Earlier Katrina Kaif was not ready for an onscreen kiss but as time passed she might have realized that such commitments is not good for her career. She might not get good films just because she is not ready for lip locks. Whatever her mind said to her, she finally agreed for some seductive hot lip locks.

Katrina's first onscreen kiss is from movie boom : I am talking about the kiss and not a lip lock. Boom movie was her debut flop. Very bold role, but with no script at all. In her very short role she tried to impress everyone but she failed because no one noticed her in that movie. The reason could be there were so many models and Katrina kaif was one of them.
Whether good or bad but boom was Katrina first film and she was kissed by Gulshan Grover. What a lucky man :)

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Katrina Kaif Kissing Rumors : There were few movies who tried to cash out Katrina kiss but those kisses were not real. They were filmed liked that. I don't remember the movie name but that was a flop too just like boom. After that one more movie came in which John Abraham and Katrina were filmed liked that. Even that was a flop films. From these few instances we can conclude one thing. Kisses can't help a movie hit specially when actress is not famous. These kisses were Katrina's flop kisses.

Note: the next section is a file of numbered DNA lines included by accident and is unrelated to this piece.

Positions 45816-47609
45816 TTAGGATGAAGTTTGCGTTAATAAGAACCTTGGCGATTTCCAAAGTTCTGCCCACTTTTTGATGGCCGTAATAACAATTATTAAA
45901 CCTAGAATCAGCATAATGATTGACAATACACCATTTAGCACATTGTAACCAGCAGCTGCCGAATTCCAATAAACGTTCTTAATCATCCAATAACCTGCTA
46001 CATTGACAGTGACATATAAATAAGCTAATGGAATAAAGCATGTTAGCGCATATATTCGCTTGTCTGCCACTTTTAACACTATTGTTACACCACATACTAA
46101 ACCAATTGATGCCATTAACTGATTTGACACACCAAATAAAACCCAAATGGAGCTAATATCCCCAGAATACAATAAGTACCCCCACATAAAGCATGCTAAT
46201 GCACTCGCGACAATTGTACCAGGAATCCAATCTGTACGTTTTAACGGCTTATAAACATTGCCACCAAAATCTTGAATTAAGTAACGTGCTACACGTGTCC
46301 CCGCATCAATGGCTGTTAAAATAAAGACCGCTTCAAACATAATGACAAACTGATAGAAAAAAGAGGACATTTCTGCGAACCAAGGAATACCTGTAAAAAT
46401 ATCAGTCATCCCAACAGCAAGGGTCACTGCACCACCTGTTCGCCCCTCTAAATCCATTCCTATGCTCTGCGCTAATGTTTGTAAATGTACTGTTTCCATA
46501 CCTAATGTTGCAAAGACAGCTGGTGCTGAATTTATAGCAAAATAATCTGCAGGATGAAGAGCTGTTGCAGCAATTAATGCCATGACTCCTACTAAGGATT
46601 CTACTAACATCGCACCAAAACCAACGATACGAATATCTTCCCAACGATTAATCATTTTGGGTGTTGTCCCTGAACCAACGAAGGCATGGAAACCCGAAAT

Time For Some Real Kissing : After a strong commitment and many fake kisses Katrina finally agreed for onscreen lip lock. In a recent movie with Hrithik Roshan she gave a hot seductive kiss. Zindagi Na milegi Dobara will be remembered always because of Katrina Kaif's first real onscreen kiss. Hrithik became lucky again after kissing Aishwarya in Dhoom 2.
Apart kissing, katrina has transformed herself a lot. She is speaking hindi very well, she is doing sexy item songs; Chikni Chameli and Sheila ki Jawani will be remembered always, she is acting well too. What more can we expect form an actress.
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Monday, November 14, 2011

New Film: J. Edgar